Total-etch or self-etch: the debate continues
Dr. Lee Ann Brady discusses the purpose of etching and explains the risks and advantages of total-etch and self-etch systems. She details the clinical technique she uses and tells you why she keeps both etching systems close at hand.
By Lee Ann Brady, DMD
My partner and I had dinner together this week, and once we had handled our agenda items about the office, the conversation turned clinical. Before I knew it, we were discussing etching techniques. My experience is that this is a common conversation among dentists; we poll one another to see what everyone else is doing and what their experience is with their chosen technique.
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I make my choices about dental materials and techniques based on a variety of factors that include effectiveness, longevity, efficiency, and patient satisfaction. For these exact reasons, when I am asked which I use — total-etch or self-etch — my answer is both, depending on the clinical situation.
The purpose of etching is to remove the smear layer that is present after tooth preparation. In addition it opens the dentinal tubules, demineralizing enough of the dentin to allow the formation of resin tags within the dentin structure. This process in combination with dentin adhesives result in bond strengths adequate to place and retain restorations. Both techniques accomplish these goals, and come with risks and benefits.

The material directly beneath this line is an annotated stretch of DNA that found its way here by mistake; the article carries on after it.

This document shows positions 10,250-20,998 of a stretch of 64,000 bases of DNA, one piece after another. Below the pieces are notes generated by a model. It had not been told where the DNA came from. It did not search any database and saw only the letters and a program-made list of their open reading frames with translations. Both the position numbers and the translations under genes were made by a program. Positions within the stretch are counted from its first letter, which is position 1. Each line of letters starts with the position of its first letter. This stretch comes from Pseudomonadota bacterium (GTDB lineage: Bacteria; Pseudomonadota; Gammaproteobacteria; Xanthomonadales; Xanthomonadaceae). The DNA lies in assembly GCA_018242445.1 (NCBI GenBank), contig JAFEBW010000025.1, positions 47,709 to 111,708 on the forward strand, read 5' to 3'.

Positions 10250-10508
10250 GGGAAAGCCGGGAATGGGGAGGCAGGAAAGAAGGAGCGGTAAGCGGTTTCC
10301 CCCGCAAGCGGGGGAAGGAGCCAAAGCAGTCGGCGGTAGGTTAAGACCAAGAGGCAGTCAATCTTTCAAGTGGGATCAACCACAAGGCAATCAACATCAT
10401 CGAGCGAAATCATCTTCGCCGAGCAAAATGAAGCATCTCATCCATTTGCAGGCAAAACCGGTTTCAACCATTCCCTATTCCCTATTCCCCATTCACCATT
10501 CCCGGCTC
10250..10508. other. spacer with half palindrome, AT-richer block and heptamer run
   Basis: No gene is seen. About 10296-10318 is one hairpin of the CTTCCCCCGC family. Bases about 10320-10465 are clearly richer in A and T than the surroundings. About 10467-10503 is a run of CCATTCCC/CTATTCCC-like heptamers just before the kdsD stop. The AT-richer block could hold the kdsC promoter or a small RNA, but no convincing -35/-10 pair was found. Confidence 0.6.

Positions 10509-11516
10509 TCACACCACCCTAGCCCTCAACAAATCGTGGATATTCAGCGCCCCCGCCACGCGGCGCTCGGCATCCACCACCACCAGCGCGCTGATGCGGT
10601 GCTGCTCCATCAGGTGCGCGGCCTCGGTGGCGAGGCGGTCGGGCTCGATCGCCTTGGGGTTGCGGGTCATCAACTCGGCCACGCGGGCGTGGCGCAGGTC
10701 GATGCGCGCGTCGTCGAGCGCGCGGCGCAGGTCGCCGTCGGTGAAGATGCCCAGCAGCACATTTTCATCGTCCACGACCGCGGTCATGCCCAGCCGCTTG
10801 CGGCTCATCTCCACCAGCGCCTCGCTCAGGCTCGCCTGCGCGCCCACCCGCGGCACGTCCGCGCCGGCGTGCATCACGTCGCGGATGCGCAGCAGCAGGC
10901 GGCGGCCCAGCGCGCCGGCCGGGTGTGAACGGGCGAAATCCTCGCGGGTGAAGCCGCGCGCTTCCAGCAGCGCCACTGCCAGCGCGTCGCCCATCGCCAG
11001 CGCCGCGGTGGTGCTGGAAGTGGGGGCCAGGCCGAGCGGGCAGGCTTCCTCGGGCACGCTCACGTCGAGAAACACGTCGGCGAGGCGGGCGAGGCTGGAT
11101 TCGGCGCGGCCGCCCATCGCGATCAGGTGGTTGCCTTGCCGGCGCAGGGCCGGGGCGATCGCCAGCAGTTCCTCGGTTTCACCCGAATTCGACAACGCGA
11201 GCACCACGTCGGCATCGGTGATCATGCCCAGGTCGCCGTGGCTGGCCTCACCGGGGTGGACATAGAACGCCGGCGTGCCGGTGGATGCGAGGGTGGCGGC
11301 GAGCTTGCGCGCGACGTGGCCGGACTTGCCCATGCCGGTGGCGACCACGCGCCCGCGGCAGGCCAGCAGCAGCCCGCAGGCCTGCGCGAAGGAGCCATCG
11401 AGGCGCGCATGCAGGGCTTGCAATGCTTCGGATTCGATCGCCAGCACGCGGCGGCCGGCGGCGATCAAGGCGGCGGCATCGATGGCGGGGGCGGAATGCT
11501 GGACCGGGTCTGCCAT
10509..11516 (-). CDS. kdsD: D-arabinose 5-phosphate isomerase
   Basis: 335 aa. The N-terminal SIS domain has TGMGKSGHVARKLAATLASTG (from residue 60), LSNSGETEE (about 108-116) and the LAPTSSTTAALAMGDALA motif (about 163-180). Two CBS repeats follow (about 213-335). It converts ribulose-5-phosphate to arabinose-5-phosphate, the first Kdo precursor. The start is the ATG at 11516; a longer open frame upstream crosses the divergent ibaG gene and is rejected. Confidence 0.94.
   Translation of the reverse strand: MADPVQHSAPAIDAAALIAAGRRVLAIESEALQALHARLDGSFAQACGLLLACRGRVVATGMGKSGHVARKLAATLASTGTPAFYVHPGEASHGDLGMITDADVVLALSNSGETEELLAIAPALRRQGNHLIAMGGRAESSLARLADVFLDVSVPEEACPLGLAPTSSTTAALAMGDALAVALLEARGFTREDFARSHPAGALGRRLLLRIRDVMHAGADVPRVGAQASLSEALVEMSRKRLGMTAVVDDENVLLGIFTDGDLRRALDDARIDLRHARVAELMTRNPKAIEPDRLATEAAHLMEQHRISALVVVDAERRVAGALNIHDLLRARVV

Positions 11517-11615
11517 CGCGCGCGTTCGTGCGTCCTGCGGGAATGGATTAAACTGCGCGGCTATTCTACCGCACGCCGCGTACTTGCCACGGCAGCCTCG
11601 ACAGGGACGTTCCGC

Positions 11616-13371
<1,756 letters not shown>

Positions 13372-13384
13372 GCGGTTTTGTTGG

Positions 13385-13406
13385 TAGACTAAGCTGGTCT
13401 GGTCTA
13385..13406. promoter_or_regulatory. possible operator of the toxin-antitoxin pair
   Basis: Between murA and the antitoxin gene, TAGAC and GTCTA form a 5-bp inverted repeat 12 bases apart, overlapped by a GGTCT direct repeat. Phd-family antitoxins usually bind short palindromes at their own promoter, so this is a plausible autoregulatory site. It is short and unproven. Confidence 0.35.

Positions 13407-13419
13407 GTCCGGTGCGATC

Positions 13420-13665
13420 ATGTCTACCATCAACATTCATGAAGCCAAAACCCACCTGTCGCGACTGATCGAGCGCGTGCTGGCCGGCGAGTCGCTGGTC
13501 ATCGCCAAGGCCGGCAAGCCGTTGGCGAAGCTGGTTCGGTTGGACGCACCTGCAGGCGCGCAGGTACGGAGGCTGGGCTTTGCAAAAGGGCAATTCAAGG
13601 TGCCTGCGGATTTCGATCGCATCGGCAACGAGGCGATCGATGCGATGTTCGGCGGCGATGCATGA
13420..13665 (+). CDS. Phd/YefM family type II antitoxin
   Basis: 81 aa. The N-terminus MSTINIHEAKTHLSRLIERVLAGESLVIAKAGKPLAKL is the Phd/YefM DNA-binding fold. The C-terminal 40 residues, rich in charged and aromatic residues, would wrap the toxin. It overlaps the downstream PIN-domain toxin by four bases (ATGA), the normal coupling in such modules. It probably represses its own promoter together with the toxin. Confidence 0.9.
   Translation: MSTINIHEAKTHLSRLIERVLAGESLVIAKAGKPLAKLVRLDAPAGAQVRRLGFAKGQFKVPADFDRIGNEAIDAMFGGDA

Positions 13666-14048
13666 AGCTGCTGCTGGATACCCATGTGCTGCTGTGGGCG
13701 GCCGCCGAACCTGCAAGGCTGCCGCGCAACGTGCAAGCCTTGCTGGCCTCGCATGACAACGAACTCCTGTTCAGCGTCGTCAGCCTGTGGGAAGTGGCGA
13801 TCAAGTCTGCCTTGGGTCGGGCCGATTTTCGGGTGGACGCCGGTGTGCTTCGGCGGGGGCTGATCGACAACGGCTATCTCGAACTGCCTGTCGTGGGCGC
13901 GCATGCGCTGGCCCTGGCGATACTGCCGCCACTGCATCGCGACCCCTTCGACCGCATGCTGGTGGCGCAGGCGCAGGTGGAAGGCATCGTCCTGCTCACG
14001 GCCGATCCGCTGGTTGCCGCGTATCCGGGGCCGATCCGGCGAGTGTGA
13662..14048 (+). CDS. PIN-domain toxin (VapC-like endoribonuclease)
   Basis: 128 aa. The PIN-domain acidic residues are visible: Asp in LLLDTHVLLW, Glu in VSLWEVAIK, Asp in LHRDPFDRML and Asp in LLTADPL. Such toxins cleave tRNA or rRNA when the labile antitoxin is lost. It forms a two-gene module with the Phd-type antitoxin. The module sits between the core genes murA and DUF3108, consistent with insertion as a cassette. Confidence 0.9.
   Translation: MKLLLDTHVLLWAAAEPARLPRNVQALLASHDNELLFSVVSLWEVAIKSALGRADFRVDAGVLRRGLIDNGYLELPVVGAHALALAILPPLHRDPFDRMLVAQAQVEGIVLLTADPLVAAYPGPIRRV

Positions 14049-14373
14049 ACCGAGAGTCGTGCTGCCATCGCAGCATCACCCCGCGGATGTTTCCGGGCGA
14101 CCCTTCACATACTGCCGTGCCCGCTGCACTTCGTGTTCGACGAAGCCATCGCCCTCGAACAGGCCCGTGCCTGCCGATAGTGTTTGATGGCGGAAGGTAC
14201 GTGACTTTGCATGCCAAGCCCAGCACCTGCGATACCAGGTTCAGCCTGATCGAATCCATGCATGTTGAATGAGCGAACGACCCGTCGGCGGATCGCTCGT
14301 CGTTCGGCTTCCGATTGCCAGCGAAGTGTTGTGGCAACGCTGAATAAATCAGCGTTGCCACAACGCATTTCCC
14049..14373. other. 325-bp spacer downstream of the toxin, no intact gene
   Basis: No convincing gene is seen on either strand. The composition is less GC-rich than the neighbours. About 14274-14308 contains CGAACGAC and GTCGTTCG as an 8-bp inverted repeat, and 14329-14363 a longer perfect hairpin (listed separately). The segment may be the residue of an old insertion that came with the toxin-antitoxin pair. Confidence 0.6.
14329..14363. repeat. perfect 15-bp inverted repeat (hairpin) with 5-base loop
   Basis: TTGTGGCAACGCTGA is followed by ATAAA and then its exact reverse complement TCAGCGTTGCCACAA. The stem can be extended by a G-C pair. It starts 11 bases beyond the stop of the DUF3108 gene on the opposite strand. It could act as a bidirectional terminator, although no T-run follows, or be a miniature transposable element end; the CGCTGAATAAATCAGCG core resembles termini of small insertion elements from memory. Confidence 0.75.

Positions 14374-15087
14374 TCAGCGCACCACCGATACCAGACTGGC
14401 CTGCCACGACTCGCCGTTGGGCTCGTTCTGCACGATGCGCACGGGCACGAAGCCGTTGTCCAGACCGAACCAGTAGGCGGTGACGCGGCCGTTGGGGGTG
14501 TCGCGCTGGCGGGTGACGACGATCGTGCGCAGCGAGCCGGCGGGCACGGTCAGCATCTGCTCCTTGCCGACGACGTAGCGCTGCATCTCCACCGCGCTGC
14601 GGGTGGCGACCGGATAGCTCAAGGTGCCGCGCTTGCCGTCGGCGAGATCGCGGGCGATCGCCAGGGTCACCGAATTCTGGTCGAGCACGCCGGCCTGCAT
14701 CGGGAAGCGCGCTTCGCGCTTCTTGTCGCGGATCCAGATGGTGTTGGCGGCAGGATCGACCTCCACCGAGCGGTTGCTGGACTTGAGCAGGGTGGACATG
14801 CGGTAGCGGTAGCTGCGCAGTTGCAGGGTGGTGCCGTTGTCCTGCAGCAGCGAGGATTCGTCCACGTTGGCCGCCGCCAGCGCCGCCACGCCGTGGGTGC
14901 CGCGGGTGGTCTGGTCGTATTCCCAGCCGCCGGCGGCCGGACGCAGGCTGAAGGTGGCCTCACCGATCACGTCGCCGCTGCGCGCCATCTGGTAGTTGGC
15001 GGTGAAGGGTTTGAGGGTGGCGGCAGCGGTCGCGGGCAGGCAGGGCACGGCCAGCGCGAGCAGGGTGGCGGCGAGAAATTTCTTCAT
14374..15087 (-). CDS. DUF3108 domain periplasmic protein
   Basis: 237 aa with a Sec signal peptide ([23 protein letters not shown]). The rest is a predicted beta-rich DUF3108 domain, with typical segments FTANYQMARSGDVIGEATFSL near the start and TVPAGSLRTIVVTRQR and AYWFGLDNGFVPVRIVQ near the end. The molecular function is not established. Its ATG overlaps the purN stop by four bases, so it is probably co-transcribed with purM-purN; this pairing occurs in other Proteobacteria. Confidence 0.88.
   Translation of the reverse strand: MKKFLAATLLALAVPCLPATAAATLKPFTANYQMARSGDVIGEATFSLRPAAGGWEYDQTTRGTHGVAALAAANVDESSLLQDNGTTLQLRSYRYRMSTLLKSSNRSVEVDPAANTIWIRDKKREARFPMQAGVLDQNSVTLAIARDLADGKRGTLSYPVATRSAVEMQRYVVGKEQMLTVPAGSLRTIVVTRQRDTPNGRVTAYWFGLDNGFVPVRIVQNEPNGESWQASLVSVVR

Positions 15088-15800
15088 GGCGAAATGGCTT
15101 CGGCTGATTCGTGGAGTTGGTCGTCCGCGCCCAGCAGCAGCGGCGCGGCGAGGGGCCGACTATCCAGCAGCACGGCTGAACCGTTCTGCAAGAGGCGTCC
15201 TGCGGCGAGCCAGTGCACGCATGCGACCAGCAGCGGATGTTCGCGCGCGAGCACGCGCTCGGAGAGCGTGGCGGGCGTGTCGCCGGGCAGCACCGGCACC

Total etching is the classic technique of utilizing a 30% to 40% phosphoric acid gel to prepare both the enamel and the dentin for adhesive procedures. One of the greatest advantages of this technique is its ability to prepare enamel, dentin, and sclerotic dentin for bonding, resulting in high bond strengths. Additionally total-etch systems do not interfere with the polymerization of dual-cure resin products, so they can be used universally.
On the other side are the risks. Utilizing a total-etch system can be technique-sensitive. First we have the challenge of adequately etching the enamel without over-etching the dentin. Enamel surfaces require 25 seconds of exposure to phosphoric acid. Dentin on the other hand should not be exposed to the gel for more than 15 seconds. Over-etching dentin results in postoperative sensitivity as well as decreases in bond strength due to the demineralization penetrating further into the tubules than the resin tags will go, and formation of a gap. To compensate for this challenge, I ring the enamel in etching gel and count off 10 seconds. Then I cover all of the dentin surfaces, wait 15 more seconds, and then rinse.
Phosphoric acid gets placed on enamel only for 10 seconds.
Phosphoric acid gel fills prep to etch dentin for 15 seconds and complete enamel etching.
Tooth following etching.
Placement of dentin adhesive.